Two nationwide police operations over six months have resulted in the seizure of cannabis with a potential worth of $130 million, and the arrests of more than 2500 people.
Operation National ran in conjunction with the annual Operation Kelly in all 12 police districts.
Police Minister Anne Tolley says the operations will act as a strong deterrent to criminals. "It's about sending very strong messages that we're out there, we're on top of this and they're not going to get away with it."
She says it's appalling 248 children were found in drug dealing houses as part of the sting.
Police say they located 280kg of plant material, destroyed 130,385 plants and seedlings, and arrested a total of 2573 people in the operations, which targeted cannabis growers and dealers who operated out of houses.
Other drug seizures included 1.4kg of methamphetamine, 321 LSD tabs and 4150 ecstasy pills. As well, 327 firearms and $675,533 in cash were seized.
Fourteen residential properties worth an estimated $4.6 million were also restrained under the Criminal Proceeds Recovery Act, along with eight cars, a boat, cash, bank accounts, bonus bonds and shares.
Police say Operation National targeted indoor growers and cannabis dealers operating out of drug dealing houses. It ran alongside this year's Operation Kelly, which uses fixed wing aircraft to spot cannabis crops during the cannabis growing season.
Manager covert operations at Police National Headquarters, Detective Inspector Paul Berry, says the operations prevented millions of dollars worth of harm by getting drugs and offenders off the streets.
A recent United Nations report highlighted New Zealanders as being among the highest users of cannabis in the world.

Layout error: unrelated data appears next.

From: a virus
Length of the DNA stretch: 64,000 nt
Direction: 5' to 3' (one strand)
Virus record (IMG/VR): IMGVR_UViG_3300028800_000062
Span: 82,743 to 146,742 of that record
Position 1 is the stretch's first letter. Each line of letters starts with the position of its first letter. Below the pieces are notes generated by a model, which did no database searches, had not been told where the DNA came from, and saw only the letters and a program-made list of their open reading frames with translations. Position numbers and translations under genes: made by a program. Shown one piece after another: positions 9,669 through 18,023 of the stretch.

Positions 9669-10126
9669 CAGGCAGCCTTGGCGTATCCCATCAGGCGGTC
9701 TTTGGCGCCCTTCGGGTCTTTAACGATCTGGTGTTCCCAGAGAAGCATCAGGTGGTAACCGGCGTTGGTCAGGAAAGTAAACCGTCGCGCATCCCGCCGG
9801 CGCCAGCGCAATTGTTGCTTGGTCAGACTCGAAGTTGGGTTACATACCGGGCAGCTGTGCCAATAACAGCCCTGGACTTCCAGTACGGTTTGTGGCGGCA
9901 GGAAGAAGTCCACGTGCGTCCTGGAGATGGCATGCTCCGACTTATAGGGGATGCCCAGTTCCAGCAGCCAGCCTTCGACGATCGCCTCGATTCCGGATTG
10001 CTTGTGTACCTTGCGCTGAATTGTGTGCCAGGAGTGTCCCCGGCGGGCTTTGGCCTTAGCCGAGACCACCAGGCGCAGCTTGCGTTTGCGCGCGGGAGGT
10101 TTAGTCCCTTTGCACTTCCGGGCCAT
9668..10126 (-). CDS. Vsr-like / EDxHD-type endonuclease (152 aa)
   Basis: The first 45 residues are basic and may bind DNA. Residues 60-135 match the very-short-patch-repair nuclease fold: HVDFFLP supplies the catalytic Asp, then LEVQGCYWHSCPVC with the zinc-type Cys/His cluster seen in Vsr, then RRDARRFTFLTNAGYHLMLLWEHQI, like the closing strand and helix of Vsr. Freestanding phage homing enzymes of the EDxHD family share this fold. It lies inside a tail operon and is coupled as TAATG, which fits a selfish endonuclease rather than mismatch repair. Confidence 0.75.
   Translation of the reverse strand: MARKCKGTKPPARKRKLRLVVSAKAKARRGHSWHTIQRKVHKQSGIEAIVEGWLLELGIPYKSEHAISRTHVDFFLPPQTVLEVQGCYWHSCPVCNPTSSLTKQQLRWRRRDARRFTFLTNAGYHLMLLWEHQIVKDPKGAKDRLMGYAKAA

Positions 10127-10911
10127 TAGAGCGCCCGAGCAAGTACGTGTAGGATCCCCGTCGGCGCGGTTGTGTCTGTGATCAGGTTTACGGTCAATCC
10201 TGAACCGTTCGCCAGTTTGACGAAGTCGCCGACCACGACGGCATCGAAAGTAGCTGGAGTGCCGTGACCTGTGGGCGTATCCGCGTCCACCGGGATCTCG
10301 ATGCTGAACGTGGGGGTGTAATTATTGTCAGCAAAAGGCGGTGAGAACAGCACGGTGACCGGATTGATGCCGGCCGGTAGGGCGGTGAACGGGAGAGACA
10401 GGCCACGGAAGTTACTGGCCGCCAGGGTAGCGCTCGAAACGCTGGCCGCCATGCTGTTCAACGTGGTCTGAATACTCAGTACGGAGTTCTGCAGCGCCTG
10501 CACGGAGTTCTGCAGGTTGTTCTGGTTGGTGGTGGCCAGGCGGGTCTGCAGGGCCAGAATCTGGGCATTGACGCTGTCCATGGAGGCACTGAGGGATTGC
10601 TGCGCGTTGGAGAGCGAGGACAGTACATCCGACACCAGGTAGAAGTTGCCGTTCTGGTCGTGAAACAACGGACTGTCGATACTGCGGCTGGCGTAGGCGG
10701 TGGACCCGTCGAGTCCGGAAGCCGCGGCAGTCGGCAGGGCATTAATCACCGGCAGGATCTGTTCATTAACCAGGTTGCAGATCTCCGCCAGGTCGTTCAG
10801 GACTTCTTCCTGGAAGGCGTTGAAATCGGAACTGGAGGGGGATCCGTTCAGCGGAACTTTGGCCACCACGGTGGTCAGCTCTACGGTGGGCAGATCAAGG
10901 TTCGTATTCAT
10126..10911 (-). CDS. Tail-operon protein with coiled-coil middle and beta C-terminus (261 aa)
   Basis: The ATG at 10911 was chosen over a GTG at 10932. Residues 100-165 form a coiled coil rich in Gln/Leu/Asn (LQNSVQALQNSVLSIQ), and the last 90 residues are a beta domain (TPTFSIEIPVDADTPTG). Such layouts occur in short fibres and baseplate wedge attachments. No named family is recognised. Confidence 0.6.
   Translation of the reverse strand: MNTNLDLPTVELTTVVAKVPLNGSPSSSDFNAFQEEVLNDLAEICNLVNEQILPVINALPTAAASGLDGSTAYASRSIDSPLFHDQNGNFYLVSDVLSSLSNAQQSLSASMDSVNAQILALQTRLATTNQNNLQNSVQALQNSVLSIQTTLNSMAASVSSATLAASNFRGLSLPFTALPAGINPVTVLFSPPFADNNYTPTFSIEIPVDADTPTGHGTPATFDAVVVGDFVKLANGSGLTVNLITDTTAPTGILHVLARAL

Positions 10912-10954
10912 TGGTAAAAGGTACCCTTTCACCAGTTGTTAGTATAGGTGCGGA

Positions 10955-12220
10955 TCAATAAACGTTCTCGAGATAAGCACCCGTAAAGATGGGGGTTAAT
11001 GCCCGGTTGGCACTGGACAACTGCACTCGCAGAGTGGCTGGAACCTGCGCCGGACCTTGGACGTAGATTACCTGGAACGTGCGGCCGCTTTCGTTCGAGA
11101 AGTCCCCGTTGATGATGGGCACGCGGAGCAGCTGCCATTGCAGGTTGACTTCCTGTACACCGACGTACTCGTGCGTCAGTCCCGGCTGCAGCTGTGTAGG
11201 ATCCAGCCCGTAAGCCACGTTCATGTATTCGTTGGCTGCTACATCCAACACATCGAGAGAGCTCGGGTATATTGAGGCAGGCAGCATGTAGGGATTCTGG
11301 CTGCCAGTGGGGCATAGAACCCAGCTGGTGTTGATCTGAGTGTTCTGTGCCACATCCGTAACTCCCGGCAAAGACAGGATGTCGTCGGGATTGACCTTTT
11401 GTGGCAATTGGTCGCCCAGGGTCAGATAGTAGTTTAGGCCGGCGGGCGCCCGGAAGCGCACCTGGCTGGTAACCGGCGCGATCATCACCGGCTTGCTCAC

Mr Berry says he puts the high usage down to the number of people who are growing their own.
"Because we're an island nation we have to be self-sufficient, and we've seen those trends over a number of drugs," he says.
"For instance ... cannabis ... the indoor grow is more prevalent in some ways than the outdoor grow. And we've got homegrown heroin - New Zealand criminals, the number eight fence wire approach, rather than import it, make it and grow it yourself."
Prevention overlooked, say groups
The Foundation for Alcohol and Drug Education says it has never had it so tough when it comes to the funding needed to promote its drug awareness messages.
The charity says in the last eight years its funding has fallen from $600,000 to $200,000 a year.
Executive director Colin Bramfitt says there is a big gap in investment in drug prevention and education.
The Drug Foundation says the Government must take a fresh look at how it stops people getting involved with drugs.
It says there needs to be a better balance in the way the Government tackles the country's drug problems.
Executive director Ross Bell says it shouldn't be left to the criminal justice system to fix what it says is fundamentally a health problem.
He says more Government investment must be put into drug prevention.